Did Kenny Dalglish deserve another year? Personally, I would have given him one but if you look at the numbers, which we know here in Boston is what John Henry and the FSG are all about, then it’s so apparent just how awful we have been this past year and so this decision is not without merit or reasoning. Personally, I think Liverpool should have given King Kenny another season — he saved us last year and while some of his signings have yet to repay him for the amount of money he spent to get them, I believe in time he would have gotten it right and restored Liverpool back to the top, where we belong.
That said, Dalglish has looked defeated of late and has appeared dejected in pre-game interviews and post-game conferences. Ever the optimist but always quick to point the finger elsewhere, whether it be the referee or the pitch or the crossbar or, more times than anything else this season, it was as simple as luck not being on our side for whatever reason. However, if I had to pick the moment it all started to fall apart, I’d say it was after we lost to Arsenal in injury time back in early March when a moment of pure brilliance by Robin Van Persie marked the beginning of the end for Liverpool, their season, and ultimately their greatest ever Red, Kenny.
Looking at the stats which I’m sure were popping off the page at Henry and Warner this past week:
- 37 points behind Manchester City, and another 17 points behind Tottenham for the 4th place Champions League spot
- 14 losses this year – same number of wins (14)
- Starting back to the 2005/06 season, Liverpool had 4 seasons in a row with 20+ wins, compared to last three it’s gone down each season (18 in 09/10; 17 in 10/11; and just 14 in 11/12)
- 47 goals scored versus 40 allowed
- A +7 goal difference this year, compared to +15 last year, +26 in 09/10, +50 in 08/09 (which was the best in EPL that year), +39 in 07/08 and +30 in 06/07
Since January, Liverpool had only done better in the league than Aston Villa, Blackburn, and Wolves – and Bolton, Blackburn, and Wolves got relegated. If the league started on January 1st, Liverpool would have been in 17th place. Dalglish had a win percentage of just 26% in the league over the past 5 months. That was simply not good enough – this would have been more apparent to everyone if Liverpool didn’t win the Carling Cup or didn’t reached the FA Cup Final, both of which distracted fans from just how dismal Liverpool really were in 2012. The numbers don’t lie:
Liverpool were 10 points clear of Everton at the start of the year only for Everton to be the 5th best team in 2012 and finish 4 points above Liverpool. Wigan, who finished with the 9th most points earned since Jan. 1st, good for them – that’s legit but they’re always hovering near or around the relegation zone each season and Liverpool are looking to bring in their manager? Doesn’t this look familiar? Didn’t the same thing happen with Hodgson with Fulham two seasons ago where a mid-table finish coupled with a historic – some would argue – lucky run to the Europa Cup final, Liverpool fans were told Roy was the answer? Again, it’s all well and good when you’re a good manager at a mid-table, mediocre club like a Fulham or a Wigan but it takes a great manager to step into a club as big as Liverpool. Some have tried and failed, which could be said for most clubs, but Liverpool is not most clubs – the fans are the club. Personally, I’d go after Pepe Guardiola or Jose Mourinho or David Moyes (that will never happen though) but definitely not André Villas-Boas, or Roberto Martinez, and not even Rafa Benitez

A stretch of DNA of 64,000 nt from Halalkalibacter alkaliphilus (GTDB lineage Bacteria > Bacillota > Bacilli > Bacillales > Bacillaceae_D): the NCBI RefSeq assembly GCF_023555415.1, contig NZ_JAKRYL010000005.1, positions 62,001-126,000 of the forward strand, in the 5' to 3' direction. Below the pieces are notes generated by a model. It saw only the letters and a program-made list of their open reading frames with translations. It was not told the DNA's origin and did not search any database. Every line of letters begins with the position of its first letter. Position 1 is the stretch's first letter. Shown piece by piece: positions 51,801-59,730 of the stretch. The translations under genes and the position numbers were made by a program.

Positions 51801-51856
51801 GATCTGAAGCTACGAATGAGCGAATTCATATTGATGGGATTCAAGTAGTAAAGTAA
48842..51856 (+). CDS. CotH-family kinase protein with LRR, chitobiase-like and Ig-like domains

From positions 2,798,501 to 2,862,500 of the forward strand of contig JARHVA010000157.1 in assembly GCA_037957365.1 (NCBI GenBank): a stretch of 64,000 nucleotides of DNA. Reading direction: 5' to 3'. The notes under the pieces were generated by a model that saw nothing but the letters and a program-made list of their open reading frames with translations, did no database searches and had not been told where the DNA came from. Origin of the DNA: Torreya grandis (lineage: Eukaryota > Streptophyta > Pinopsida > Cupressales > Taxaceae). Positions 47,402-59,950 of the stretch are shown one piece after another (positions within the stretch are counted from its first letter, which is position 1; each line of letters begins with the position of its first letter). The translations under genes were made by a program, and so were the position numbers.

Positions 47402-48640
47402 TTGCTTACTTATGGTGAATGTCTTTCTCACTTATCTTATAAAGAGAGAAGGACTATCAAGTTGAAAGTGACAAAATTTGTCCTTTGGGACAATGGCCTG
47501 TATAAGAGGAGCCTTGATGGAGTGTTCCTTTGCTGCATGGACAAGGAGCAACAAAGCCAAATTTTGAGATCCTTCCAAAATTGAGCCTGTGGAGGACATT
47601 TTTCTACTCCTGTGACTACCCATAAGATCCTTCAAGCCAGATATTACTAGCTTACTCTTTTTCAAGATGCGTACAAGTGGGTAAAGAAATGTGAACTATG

As a fan of Liverpool and Kenny Dalglish one thing stood out about him – for all his medals, trophies, and honors he’s achieved both as a player and as a manager, it’s the manner in which he conducts himself in the trying times, the worst of times, and on two unforgettable occasions, the absolutely nightmarish of times. Yet, through it all, it was his class that shined through. He led by example through those difficult stages for not only the team and its supporters, but to the people of Liverpool and so many more people across the country, and the rest of the world. That class was shown again in the words he said about his dismissal and in the way he parted ways with the club he loves so much for the second time.
Yet, it’s actually Kenny himself who more than anyone else in our storied history who was come to embody what Liverpool Football Club is; loyal, passionate, resilient, honor and pride. To many, he is the heart and soul of this club – and he always will be. All he has ever wanted was for the good of the club, that’s been apparent since day one when he first graced Anfield so many years ago as a young boy from Scotland. And while it’s been said by others including the King himself, no one is bigger than the club… but if anyone was close, who would argue it would be him… other than maybe Kenny himself of course.
Niall Fahy is from Cork, Ireland and moved to Boston with my family in 1985. One of the original founding members of LFC Boston, he acts as liaison between LFC Boston and the Phoenix Landing.
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